For those familiar with the MX-5, the new interior ought to impress – not least by virtue of its freshness. The dashboard architecture is similar to that of the Mazda 2, which is a good thing because the same natty design features and chunky, tactile switchgear work equally well here in the roadster.
If you’re unaccustomed to MX-5s, it’s likely that the cabin’s incredibly compact dimensions will need to sink in before you can meaningfully survey the details. The MX-5 has always been resolutely bijou, and this new car is no different.
Broader adults will find themselves in frequent contact with the centre console, door trim and the sides of the skinny footwell, along with the floorpan bulge that denies you the option of folding your clutch leg away on motorways (a malaise of right-hand-drive cars only).
Moreover, despite a 20mm lower hip point, you sit a little higher than would seem optimal, and the steering wheel still doesn’t adjust for reach.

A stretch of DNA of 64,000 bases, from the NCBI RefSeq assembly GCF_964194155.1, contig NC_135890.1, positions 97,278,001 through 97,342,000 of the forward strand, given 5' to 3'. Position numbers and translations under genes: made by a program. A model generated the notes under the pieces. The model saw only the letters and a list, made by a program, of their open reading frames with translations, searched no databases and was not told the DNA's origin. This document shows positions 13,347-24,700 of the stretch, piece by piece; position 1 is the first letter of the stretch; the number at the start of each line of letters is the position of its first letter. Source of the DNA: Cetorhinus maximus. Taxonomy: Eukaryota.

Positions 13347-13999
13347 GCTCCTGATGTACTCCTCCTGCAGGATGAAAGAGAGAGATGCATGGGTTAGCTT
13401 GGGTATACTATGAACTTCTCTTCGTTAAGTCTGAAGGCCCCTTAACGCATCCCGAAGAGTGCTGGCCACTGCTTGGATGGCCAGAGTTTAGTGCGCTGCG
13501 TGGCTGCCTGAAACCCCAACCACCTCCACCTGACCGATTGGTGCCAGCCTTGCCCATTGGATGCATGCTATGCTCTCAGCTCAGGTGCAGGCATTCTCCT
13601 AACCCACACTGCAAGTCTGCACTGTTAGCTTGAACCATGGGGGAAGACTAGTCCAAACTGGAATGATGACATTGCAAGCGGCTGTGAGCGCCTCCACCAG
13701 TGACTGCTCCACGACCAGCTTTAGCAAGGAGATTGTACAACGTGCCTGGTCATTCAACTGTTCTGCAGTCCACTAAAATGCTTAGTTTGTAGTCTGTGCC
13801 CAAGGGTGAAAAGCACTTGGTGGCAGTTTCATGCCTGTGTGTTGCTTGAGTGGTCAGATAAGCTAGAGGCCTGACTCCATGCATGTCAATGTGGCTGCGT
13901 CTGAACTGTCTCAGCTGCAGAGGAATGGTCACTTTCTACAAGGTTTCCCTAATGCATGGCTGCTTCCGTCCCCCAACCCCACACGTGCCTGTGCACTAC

These factors can combine to make it tricky to get comfortable – tricky enough, in fact, for some people to be put off the prospect entirely, although others will proclaim this the most comfortable MX-5 yet.
More fool the critics, though, because in an age that tends towards profligacy, the MX-5’s cockpit-sized simplicity – once reconciled with – makes for a charming environment.
Nowhere is this better encapsulated than in the manually operated roof. Made 3kg lighter than before and requiring 30lb ft less effort to close, the hood can be operated easily with one hand, even when moving. There’s one spring-loaded clip to unfasten on the header rail, then a click somewhere in the housing behind you to confirm that it’s safely stowed. It takes four or five seconds and, like pretty much everything else about the MX-5, puts everything larger, heavier and motor-driven to shame.